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Forex pairs in this Article » GBP/USD (Barcelona) - George Osborne, UK Chancellor of the Exchequer delivered his Autumn Budget Statement in bullish form, opening with the gambit, “Britain’s economic plan is working.”

The phrase ‘responsible recovery’ was launched early in his speech, a jibe made at the expense of his Labour Party opponents who sat in power during the financial crisis. He added that OBR reassessments of the recession following the financial crisis meant that the economy had shrunk 7.2%, rather than the 6.3% previously estimated. Nevertheless, forecasts show that growth is up, but still slow.

Osborne continued to add that he felt that business taxes are too high, with exports too low and Britain needed to reevaluate its trade relationships with Europe and the US, and concentrate on emerging markets, highlighted by the recent trip by PM Cameron to China. The immediate reaction of GBP was to see cable climb 30 pips off close to its daily low.

Looking to job creation, he continued to note that despite warnings of the contrary, Government statistics showed that for every public sector job lost, three were being created in the private sector. He added that UK employment is at an all time high, in numerical terms, rather than percentage rate, and the OBR are expecting a further 400,000 of jobs created. Unemployment is estimated to fall to 7% in 2015 and 5.6% in 2018.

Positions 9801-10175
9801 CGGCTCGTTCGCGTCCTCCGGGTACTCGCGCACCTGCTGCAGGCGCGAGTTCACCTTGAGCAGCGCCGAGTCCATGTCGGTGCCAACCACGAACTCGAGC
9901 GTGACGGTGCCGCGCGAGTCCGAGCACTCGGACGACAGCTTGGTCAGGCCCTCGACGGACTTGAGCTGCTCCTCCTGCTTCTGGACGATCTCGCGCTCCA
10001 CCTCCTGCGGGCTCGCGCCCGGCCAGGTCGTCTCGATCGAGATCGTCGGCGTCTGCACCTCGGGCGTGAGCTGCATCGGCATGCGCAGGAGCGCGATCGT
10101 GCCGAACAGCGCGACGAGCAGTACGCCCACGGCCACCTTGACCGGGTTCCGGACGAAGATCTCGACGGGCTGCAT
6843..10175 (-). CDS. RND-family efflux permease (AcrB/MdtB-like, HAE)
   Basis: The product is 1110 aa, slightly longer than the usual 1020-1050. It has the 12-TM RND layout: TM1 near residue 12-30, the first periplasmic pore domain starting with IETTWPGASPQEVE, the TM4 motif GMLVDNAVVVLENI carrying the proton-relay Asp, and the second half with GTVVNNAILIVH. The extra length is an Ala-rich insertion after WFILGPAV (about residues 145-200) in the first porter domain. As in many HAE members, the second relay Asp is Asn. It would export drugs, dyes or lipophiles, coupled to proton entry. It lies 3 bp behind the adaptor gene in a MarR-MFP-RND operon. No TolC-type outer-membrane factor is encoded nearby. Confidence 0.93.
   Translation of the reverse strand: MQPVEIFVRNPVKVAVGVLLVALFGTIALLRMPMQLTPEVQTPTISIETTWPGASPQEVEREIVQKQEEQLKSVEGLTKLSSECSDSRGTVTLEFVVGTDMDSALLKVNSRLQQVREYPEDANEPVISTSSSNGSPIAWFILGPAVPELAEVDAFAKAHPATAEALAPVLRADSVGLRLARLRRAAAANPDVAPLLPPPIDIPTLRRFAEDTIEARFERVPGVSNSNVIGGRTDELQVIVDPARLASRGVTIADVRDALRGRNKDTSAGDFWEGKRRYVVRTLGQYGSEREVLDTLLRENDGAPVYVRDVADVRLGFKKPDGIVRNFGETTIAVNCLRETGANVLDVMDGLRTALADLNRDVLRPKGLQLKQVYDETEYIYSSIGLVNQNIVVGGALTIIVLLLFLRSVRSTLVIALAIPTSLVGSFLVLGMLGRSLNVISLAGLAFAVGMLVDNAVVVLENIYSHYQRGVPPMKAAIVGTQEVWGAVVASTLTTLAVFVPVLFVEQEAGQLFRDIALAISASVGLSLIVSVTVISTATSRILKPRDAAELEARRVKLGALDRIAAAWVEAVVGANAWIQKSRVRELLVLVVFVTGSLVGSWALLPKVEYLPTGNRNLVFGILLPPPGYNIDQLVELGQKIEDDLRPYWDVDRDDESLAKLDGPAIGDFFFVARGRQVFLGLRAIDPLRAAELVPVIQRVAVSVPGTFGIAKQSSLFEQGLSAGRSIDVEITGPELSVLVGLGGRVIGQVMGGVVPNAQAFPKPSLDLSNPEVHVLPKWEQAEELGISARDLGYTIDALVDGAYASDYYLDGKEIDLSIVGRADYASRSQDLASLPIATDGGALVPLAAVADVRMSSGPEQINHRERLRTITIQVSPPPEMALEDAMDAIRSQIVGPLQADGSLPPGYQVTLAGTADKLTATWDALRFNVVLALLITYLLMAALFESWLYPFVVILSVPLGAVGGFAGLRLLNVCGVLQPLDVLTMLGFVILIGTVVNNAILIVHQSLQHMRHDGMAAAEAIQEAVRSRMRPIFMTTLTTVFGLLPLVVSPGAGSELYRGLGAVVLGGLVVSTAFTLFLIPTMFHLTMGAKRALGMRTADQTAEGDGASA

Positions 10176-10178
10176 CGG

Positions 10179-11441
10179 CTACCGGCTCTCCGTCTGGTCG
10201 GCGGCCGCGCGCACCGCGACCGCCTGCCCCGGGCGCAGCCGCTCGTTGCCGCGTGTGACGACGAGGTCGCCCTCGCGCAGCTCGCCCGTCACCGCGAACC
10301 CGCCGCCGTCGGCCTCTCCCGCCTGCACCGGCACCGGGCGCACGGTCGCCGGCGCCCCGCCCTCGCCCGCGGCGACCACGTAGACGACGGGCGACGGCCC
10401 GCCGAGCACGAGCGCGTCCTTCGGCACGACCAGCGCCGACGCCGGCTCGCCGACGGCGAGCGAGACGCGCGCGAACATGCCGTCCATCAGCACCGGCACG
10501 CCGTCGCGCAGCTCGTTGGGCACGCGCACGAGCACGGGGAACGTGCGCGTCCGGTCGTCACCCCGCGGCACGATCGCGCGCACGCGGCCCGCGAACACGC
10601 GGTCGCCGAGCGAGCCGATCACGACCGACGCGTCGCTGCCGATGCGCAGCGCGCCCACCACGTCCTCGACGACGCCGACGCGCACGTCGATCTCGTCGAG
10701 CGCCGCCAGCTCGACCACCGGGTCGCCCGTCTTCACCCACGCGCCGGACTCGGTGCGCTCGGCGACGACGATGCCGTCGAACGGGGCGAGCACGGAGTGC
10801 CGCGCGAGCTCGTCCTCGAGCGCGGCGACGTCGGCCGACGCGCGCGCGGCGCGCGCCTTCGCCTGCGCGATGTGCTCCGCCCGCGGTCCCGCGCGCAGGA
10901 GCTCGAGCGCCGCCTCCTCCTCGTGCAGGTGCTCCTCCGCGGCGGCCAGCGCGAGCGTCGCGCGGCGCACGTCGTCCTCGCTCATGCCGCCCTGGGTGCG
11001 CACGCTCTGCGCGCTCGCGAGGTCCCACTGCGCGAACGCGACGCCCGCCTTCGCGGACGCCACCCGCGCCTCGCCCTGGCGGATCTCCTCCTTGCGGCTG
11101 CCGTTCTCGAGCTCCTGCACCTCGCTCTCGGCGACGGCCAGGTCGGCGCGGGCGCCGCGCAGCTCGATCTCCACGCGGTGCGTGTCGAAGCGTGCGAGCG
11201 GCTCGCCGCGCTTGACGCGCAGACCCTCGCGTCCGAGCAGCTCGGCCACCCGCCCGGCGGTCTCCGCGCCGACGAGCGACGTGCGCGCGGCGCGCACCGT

Further, according to the Chancellor, the OBR are estimating that Britain will run a small surplus by 2019/19, “to bring current structural current budget into balance one year earlier.” Government Debt is now forecasted to be 75.5% of GDP this year, £18bln less than expected, and climbing to 78.3% next year and 80% the year after. He added that future surpluses would be used to tackle down debt levels.

Aiming to encourage further exploration, the Chancellor confirmed that he would issue tax breaks for shale gas, with tax rates halved on the early profits made by fracking firms when producing shale gas in an attempt to encourage exploration. He added that Business rates increases would be capped at 2%, noting that Britain had the second best business tax regime in the world
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